JH: What is your personal name, business name, website and location?
KR: Kimberly Roberts, BahamaDawn. I have a website which is http://www.bahamadawn.com/; and a blog which is http://www.bahamadawn.blogspot.com/. From my blog you can go to my flickr site as well, where there are alot of jewelry pictures.
I also have an Etsy store, but it takes me forever to get images uploaded so there is not alot there - http://www.bahamadawn.etsy.com/.JH: What kind of jewelry do you make? What types of materials do you prefer? what kinds of art beads do you use?
KR:nMy jewelry consists of metal smithing, flame working, wire working, stained glass and ceramic pieces. I prefer metal and glass for materials, but sometimes like to incorporate other items like embroidered pieces sandwiched between glass. I also love to bezel sea glass for components in my jewelry. I love to experiment! I also try to make most, if not all of my components. Working with copper and stamping on it for focals is another love of mine. The metal stamping is great therapy also!
Most art beads are my own pieces, but I love using Jangles pieces and Gaea's pieces - both ceramic artists.
JH: How did you get into jewelry design? What are some of the important things you do for your business?
KR:I got into jewelry making a few years back when the Ministry of Tourism, here in Abaco, hosted several classes. One was wire working, then there was a class teaching us how to make beads from sand, and another one was a class that taught us how to use pieces from the coconut shell. I still love to use the coconut shell, but it can be extremely messy.
Some of the most important things I do for my business are: 1. advertising locally and attending local art shows- here in Abaco we have alot of second homeowners that buy alot of local art. So letting this group know what I am up to is important. 2. Updating my blog - this keeps people who like my work current with what I am doing and what is new with my work. 3. Facebook - I dont have a "fan" page but keep my photos current with my artwork has been a great advertising tool and I have sold alot this way.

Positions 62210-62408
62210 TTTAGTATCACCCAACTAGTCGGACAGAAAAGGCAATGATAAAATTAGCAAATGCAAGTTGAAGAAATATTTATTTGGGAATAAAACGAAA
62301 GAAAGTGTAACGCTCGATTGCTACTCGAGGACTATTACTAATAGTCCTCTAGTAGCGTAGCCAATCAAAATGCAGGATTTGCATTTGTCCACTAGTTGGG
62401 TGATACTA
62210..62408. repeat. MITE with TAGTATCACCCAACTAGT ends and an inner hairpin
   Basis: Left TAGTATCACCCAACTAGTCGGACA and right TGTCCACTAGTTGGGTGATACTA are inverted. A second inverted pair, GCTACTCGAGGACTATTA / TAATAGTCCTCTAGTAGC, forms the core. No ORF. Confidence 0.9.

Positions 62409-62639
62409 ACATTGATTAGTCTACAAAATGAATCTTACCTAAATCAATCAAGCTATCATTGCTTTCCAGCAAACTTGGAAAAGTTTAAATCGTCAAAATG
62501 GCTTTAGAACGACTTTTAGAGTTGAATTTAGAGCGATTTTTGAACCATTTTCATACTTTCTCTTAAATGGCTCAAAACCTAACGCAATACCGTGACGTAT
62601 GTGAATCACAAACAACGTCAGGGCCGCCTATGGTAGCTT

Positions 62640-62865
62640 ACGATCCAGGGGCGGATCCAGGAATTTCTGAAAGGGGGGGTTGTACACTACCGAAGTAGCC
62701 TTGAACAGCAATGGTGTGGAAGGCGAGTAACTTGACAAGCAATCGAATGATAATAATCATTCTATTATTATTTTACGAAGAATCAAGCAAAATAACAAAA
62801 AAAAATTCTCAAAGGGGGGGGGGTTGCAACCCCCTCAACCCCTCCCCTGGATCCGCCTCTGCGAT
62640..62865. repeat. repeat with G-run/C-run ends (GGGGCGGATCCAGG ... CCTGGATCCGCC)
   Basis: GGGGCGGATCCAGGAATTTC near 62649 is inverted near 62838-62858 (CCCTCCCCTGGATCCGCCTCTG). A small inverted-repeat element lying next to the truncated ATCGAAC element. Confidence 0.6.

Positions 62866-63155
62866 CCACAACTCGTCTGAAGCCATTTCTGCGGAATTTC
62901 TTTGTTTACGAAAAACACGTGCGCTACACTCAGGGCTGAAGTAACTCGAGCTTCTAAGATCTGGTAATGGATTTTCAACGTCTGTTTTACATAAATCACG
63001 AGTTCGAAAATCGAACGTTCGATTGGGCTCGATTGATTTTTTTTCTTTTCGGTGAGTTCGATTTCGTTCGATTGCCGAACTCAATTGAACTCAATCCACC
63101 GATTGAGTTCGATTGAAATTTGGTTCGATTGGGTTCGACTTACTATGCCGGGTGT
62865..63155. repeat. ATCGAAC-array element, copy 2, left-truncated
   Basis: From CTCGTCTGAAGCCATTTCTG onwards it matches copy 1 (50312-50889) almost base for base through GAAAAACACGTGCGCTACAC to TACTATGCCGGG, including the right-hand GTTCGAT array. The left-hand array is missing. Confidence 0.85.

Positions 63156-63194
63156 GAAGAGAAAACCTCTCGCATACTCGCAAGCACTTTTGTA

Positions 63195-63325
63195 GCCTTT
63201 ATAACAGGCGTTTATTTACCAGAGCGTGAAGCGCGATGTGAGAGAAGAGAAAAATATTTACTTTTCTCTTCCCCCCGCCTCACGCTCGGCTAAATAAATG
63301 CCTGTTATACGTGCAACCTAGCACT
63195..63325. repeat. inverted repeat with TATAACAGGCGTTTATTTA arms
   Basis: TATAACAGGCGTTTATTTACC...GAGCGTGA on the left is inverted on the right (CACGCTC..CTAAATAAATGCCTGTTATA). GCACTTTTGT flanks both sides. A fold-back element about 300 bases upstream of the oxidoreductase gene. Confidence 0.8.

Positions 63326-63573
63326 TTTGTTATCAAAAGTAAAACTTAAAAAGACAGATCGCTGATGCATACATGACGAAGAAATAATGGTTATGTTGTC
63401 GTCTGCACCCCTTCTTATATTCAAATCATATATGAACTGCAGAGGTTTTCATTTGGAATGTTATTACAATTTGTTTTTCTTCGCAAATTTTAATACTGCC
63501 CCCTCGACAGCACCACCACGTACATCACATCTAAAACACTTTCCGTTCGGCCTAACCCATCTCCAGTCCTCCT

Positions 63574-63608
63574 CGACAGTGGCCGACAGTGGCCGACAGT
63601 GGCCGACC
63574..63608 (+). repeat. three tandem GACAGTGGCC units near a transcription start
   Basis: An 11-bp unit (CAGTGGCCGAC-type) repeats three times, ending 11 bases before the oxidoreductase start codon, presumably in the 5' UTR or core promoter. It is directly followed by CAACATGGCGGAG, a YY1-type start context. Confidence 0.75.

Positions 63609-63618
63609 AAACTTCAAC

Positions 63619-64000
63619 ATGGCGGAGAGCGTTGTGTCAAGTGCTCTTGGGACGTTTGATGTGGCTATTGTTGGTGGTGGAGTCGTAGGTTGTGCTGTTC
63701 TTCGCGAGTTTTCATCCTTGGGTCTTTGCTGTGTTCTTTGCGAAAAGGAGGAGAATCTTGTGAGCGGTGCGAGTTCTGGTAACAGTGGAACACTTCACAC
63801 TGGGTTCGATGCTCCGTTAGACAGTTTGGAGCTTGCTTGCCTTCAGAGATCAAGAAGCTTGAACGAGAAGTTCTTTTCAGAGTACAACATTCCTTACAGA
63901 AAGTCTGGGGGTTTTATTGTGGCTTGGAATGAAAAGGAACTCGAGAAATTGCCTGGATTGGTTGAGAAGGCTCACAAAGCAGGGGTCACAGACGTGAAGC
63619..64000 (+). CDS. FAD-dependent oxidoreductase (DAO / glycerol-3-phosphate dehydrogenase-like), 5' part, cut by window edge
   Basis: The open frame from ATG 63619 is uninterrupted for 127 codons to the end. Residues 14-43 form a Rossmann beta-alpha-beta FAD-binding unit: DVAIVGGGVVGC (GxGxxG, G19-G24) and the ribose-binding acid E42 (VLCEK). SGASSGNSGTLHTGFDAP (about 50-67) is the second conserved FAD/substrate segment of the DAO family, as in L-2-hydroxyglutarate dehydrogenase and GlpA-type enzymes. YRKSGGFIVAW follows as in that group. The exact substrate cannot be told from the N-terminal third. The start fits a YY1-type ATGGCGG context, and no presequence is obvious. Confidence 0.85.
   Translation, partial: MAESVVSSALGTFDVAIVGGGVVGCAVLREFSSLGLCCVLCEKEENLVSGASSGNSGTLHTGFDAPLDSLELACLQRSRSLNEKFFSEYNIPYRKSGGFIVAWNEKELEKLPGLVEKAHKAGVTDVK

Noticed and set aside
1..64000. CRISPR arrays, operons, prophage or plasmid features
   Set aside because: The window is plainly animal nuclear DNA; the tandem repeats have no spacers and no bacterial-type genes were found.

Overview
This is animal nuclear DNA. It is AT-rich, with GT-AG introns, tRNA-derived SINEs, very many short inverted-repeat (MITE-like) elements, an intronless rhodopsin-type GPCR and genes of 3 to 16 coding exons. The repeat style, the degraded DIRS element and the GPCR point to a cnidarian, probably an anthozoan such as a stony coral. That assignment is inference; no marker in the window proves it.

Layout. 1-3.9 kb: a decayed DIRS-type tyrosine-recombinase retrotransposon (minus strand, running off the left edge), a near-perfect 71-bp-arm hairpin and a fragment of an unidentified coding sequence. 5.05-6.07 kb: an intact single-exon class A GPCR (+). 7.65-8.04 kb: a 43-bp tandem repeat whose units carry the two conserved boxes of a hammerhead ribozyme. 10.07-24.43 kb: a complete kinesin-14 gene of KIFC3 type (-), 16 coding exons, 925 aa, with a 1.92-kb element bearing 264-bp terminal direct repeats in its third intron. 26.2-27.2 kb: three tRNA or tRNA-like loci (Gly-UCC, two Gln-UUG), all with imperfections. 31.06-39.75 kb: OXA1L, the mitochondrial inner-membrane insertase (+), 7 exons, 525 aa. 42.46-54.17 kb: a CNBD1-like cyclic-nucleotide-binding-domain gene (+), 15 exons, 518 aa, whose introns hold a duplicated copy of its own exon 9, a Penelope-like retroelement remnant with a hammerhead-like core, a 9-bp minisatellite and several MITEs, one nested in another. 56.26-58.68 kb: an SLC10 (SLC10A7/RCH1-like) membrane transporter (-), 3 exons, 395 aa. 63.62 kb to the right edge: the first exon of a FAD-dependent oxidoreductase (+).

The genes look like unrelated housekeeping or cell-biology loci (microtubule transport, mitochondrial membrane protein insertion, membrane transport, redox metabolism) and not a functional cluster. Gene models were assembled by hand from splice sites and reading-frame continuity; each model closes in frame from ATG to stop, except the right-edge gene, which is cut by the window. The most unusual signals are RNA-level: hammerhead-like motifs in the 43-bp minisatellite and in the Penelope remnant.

JH: What is your workspace like and how do you work in your studio? What is a typical day like?
KR: My workspace is usually pretty chaotic! My jewelry making shares a space with my quilting. Two separate work stations, but in the same room. A typical day starts with me checking my list of work to see what I need to start with. I like to do my flame working first thing in the morning, so I have time to anneal them before the day is out.
JH: How do you stay inspired and motivated?
KR: This is probably one of the biggest challenges as an artist!! One thing that keeps me inspired is trying to get involved in challenges and swaps. Two jewelry artists that have been a huge inspiration are Jennifer at Jangles and Kerry from KABS Concepts. I have both of their books and look at them almost daily!
JH: What kinds of art beads do you look for? Is there a bead you wish an artist would make for you?
KR: My favorite art beads are glass or ceramic. I guess I keep going back to the ceramic, because it is a medium I have worked with since I was about 7 years old. I would love to see an artbead made with a mermaid on it!
JH: What beady plans do you have for the future? Do you have new designs or ideas you will be exploring soon?
KR: Even thought I have done a lot of ceramic work, I am playing with making focals and beads from clay. It is a learning experience since most of my clay work has been on big pieces, like platters and bowls. I am practicing more detailed glass beads and would love to be able to make some underwater themed ones at some point. Since I love mermaids so much I am sure there will be something mermaid-y soon! Enameling is something I would love to try sometime, since I love all the pieces I have seen.
JH: Thanks for a great interview Kim!
Thanks for introducing us to her! I love how she combines materials. When will you have an open studio so that we can come and visit? ;-)
Thanks for inspiring us today.
Enjoy the day!
Wow. Those classes working with sand and cocnut shell sound so cool! There aren't any like that where I am.
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